The same indications show the South Fork channel following the yellow line marked “Apparent course of South Fork channel”.
Reference to the map will show that the face of the South Fork tunnel at the time of my survey, was within 400 feet of the channel. I am not informed as to the distance this tunnel has been extended since July 12, 1907.
The quartz veins of Southern Sierra County has during the past thirty years produced several million of dollars, most of which has come from the two principal veins which I will call the Plumbago and Tightner veins. These veins can each be traced for several miles.
The Plumbago Vein has a Northwesterly course, with a dip of about 45° to the Northeast.
The most important mine on it is the famous Plumbago, situated about two miles South of the South Fork.
Nobody except the owners knows what the Plumbago has produced, but that it has been extraordinarily rich is well known.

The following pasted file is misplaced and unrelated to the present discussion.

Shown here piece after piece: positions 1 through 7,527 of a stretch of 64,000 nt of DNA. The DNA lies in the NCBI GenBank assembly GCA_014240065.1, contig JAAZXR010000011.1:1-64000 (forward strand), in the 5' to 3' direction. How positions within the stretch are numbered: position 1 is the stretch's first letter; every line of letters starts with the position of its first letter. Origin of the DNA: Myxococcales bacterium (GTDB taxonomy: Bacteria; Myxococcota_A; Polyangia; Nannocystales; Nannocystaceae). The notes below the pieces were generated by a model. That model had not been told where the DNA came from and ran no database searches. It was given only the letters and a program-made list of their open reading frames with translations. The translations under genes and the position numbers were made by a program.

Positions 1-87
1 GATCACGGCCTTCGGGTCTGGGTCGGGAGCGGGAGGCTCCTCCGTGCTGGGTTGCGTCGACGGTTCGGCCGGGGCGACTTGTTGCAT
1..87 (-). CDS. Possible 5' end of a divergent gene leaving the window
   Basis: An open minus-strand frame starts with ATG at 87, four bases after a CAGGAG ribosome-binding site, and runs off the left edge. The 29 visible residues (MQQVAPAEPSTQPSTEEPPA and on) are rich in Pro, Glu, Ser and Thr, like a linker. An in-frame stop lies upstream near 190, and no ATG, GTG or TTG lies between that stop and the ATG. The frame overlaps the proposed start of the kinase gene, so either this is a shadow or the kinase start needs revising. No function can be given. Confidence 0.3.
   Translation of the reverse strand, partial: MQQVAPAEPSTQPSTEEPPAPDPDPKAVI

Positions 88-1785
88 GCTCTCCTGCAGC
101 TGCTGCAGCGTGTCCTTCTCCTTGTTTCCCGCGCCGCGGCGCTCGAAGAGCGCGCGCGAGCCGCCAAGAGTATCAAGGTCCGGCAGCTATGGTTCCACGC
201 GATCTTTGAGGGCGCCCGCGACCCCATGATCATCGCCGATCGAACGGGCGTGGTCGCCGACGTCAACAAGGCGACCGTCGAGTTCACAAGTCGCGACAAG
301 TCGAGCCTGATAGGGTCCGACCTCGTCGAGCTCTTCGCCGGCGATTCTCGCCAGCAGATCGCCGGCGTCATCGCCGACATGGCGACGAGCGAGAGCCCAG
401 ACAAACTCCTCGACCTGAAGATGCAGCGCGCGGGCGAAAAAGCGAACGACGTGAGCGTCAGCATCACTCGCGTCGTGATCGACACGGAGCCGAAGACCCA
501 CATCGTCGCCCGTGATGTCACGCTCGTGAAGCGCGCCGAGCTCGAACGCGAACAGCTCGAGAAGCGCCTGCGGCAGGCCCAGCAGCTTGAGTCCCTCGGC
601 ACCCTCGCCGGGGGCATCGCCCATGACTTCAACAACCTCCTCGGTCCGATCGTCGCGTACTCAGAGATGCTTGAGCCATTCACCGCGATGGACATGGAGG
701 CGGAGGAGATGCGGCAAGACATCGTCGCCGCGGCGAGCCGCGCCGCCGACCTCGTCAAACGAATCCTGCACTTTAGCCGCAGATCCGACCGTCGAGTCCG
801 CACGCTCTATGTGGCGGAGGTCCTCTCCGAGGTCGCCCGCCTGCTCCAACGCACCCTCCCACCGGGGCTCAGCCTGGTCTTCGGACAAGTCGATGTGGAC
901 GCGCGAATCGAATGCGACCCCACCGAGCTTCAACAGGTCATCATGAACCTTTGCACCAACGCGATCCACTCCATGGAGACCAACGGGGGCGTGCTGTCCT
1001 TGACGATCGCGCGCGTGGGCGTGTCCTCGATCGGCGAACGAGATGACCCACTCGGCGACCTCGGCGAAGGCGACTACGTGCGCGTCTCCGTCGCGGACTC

During the past ten years the present management has taken out over a million dollars; probably $1,500,000 would be a conservative estimate.
North of the Plumbago are the Clute, Crafts and Hope Extension Claims (now part of the Plumbago property).
These three claims were formerly known as the Hope Quartz Mine, and were worked profitable many years ago. Adjoining the Hope is the El Dorado with a record of $150,000.
North of the El Dorado of the same vein is the Yellow Jacket, (owned by F. J. Hauber) and as yet undeveloped.
North of the Yellow Jacket is the Osceolo, one of the earliest locations in the district. It is estimated that over $100,000 has come from the Osceolo. The Osceolo is shown on the map.
From the Osceolo the Plumbago Vein enters the Red Star Claim.